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Use bin-run soybeans at your own risk

The patent on the first-generation Roundup Ready soybean trait expired in 2011, leaving the temptation for growers to save their own seed or purchase bin-run seed from others. However, using bin-run Roundup Ready soybean seed comes with agronomic and legal implications.

November 6, 2018  By Bruce Barker

Bin-run soybean seed had a five bushel-per-acre yield drag. The patent on the first-generation Roundup Ready soybean trait expired in 2011

“Whether it is off-patent Roundup Ready soybeans or bin-run conventional soybean seed, I tend to lump them into the same category from an agronomic perspective,” says Dennis Lange, pulse specialist with Manitoba Agriculture.  “With bin-run seed, there’s no guarantee of what’s in the bag, no germination guarantee, no way to ensure purity of the seed or even know what variety is in the bag. It is just the word of the salesman you’re buying the seed from.”

Several years ago, Lange analyzed Manitoba crop insurance yield data comparing Roundup Ready varieties that would be obviously off-patent to a few of the most popular Genuity Roundup Ready 2 Yield trait technology soybeans currently grown and available only as Certified Seed. He found that the old bin-run seed yielded about five bushels per acre less than the new, most popular varieties.

Possible reasons for the yield drag of older bin-run seed is the improvement of many important genetic traits over the past 10 to 12 years. These include earlier maturity, higher yield potential, Iron Deficiency Chlorosis tolerance, and Soybean Cyst Nematode resistance.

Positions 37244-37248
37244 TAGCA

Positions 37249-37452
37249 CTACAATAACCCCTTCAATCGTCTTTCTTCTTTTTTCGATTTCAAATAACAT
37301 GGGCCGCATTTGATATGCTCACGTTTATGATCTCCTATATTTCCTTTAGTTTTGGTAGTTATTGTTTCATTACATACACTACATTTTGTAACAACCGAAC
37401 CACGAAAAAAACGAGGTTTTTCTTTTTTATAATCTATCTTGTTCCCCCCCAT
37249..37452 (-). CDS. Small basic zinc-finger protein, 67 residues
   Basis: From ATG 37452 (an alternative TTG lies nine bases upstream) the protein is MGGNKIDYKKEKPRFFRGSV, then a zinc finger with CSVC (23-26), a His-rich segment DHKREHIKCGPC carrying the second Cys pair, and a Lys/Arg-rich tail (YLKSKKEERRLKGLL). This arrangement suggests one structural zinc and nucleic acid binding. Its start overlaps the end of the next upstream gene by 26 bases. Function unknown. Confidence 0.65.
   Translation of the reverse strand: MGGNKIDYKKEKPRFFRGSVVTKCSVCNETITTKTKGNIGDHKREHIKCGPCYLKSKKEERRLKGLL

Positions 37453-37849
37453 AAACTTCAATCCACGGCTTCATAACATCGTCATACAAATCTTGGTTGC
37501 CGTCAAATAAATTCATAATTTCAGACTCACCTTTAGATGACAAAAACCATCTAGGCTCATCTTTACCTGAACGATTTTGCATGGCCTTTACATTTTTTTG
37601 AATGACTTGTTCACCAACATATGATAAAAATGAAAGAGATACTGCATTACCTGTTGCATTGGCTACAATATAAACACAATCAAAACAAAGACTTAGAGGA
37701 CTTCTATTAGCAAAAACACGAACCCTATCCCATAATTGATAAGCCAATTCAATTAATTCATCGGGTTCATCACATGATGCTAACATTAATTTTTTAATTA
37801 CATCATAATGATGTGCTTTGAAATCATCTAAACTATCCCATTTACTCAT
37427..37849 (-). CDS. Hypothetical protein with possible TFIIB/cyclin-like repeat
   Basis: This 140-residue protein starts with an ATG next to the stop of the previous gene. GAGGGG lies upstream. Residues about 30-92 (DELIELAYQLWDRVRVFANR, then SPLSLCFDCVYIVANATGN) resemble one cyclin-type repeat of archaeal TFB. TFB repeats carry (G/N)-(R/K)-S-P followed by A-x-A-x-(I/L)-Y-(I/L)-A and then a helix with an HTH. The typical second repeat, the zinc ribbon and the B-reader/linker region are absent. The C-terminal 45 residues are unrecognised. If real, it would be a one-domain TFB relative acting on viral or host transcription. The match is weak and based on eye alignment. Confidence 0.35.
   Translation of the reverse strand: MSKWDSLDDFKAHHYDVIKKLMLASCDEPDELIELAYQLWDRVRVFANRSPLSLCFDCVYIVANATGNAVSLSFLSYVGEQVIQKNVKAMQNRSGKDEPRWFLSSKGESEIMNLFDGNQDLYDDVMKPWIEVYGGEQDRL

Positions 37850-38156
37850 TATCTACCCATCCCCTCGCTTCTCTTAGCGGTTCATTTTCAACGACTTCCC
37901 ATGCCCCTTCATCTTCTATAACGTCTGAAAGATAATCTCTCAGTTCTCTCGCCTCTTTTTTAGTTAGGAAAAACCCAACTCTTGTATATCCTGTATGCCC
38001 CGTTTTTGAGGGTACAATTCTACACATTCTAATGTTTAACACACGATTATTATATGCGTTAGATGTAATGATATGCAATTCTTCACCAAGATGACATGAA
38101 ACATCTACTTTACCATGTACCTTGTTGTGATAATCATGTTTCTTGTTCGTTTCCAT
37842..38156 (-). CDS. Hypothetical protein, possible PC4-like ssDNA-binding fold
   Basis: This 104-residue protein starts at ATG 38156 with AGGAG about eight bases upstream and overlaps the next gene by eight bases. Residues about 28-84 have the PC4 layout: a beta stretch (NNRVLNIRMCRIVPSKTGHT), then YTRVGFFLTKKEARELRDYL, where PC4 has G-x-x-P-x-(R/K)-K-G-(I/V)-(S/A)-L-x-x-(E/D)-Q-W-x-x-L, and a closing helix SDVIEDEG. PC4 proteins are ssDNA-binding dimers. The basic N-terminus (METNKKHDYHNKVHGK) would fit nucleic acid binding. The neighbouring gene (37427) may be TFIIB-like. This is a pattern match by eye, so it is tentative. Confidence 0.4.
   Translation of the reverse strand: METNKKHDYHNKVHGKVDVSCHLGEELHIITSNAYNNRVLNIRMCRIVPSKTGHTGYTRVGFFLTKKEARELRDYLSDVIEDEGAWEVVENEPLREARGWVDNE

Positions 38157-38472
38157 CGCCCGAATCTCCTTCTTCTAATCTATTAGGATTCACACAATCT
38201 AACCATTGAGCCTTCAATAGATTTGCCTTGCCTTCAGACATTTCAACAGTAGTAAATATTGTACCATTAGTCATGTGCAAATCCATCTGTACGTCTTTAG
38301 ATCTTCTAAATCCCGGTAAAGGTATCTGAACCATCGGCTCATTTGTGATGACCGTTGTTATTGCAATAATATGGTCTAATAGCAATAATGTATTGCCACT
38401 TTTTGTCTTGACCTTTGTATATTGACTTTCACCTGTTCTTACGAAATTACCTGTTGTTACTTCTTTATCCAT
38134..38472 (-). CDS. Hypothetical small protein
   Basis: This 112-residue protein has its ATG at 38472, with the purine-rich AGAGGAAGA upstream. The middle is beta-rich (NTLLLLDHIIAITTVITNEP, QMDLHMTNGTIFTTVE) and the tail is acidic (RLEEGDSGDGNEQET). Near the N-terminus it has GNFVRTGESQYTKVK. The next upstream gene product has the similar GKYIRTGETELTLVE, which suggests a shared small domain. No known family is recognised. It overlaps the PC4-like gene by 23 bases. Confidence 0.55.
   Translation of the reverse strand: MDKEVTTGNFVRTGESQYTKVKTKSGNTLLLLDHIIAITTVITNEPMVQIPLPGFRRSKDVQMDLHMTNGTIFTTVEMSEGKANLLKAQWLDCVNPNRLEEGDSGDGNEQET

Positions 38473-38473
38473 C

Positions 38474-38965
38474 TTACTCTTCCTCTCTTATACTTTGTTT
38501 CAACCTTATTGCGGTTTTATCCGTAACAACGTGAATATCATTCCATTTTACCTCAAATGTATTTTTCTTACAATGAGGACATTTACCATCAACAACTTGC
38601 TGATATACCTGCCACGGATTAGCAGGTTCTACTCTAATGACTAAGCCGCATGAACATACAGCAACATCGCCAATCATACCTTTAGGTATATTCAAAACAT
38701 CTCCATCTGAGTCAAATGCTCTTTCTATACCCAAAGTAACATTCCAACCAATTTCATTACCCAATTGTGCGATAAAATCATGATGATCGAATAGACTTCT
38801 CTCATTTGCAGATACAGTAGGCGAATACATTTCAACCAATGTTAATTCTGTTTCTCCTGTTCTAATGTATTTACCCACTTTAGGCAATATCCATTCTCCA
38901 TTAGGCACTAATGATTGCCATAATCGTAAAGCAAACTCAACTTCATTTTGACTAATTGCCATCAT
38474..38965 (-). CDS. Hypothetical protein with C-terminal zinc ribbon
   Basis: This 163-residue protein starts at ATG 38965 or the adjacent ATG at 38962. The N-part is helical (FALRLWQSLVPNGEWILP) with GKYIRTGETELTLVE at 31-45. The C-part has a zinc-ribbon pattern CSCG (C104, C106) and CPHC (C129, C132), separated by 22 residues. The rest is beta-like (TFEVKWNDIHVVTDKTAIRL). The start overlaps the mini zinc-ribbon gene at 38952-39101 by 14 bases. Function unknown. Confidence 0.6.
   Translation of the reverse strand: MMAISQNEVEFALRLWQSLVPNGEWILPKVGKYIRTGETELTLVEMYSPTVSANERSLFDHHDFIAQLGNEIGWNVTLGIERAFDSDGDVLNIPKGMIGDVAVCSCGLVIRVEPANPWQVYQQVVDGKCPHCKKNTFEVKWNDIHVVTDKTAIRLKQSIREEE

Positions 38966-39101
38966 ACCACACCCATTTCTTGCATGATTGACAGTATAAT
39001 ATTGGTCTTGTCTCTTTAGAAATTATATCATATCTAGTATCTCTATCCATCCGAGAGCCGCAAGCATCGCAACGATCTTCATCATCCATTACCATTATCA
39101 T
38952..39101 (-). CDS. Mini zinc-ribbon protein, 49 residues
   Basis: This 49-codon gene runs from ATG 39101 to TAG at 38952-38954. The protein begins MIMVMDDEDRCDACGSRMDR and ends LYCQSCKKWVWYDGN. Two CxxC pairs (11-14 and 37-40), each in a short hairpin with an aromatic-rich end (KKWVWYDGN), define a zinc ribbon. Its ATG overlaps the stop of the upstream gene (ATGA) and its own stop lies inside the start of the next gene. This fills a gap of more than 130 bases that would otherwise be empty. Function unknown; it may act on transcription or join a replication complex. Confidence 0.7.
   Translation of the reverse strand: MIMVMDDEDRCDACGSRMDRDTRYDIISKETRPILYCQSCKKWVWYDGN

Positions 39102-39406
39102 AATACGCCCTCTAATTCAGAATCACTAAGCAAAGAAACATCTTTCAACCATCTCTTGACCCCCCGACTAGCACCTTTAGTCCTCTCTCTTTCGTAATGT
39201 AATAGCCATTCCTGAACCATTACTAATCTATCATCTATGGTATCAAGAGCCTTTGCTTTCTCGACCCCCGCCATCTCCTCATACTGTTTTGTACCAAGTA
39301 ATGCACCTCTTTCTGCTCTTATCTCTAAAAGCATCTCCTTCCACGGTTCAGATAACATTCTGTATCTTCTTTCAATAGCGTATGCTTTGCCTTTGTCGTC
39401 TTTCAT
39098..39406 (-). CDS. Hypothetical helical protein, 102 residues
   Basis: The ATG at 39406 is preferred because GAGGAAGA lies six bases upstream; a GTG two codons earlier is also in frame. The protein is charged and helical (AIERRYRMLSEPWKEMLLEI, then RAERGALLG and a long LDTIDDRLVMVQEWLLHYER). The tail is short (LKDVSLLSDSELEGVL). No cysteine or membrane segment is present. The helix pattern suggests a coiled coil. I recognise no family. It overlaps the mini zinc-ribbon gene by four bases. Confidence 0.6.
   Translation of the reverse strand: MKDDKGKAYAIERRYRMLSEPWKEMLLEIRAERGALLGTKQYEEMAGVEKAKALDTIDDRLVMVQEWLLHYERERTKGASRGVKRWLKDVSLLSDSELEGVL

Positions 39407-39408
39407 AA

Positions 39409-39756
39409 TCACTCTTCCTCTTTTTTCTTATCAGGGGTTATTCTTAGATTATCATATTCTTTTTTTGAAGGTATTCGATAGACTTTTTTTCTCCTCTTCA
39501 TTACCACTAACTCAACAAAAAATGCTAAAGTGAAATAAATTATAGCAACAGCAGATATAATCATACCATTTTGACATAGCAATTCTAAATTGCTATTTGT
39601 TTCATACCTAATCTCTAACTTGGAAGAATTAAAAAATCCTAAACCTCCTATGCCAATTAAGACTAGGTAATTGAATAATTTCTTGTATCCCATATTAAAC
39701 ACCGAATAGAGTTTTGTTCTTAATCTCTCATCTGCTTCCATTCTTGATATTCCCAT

“In addition to the improved genetics of today’s soybeans, I always recommend Certified Seed from the agronomic side. You have guaranteed germination and know that you are getting the variety you are buying. It’s free from impurities and off-types,” Lange says. “It’s up to the individual to decide, but certainly from an agronomic perspective, going with Certified soybean seed has advantages.”

Legal implications
Lorne Hadley, executive director of the Canadian Plant Technology Agency, notes that just because a variety goes off patent, other contracts and agreements may prevent a soybean grower from using off-patent Roundup Ready seed. The CPTA is a member-driven not-for-profit organization that supports intellectual property within the Canadian Seed industry.

“There are several issues with the Roundup Ready 1 trait. There are still some varieties being sold as Certified seed that carries that trait, and it may also be stacked with other traits. These varieties may still be protected by some sort of grower agreement,” Hadley says.  

To avoid legal ramifications of using bin-run seed, growers should check to see if the variety can be legally saved and replanted. This may be the case for some very old varieties or some conventional varieties. However, while the patent on the trait may have expired, other forms of intellectual property protection, such as varietal patents, continue to be valid. Soybean growers may also have signed other contracts with seed companies where they are not allowed to save or trade seed between farmers.

“There’s not a lot of upside to bin-run seed. The biggest risk is not knowing what is in the bag if you are purchasing it from someone else. For example, maturity is a big challenge for growers and you might be getting a variety that requires high heat units to mature that isn’t adapted to the area you farm,” Hadley says.

It’s up for growers to decide whether they want to take that risk with bin-run seed or place a safe bet on Certified seed.


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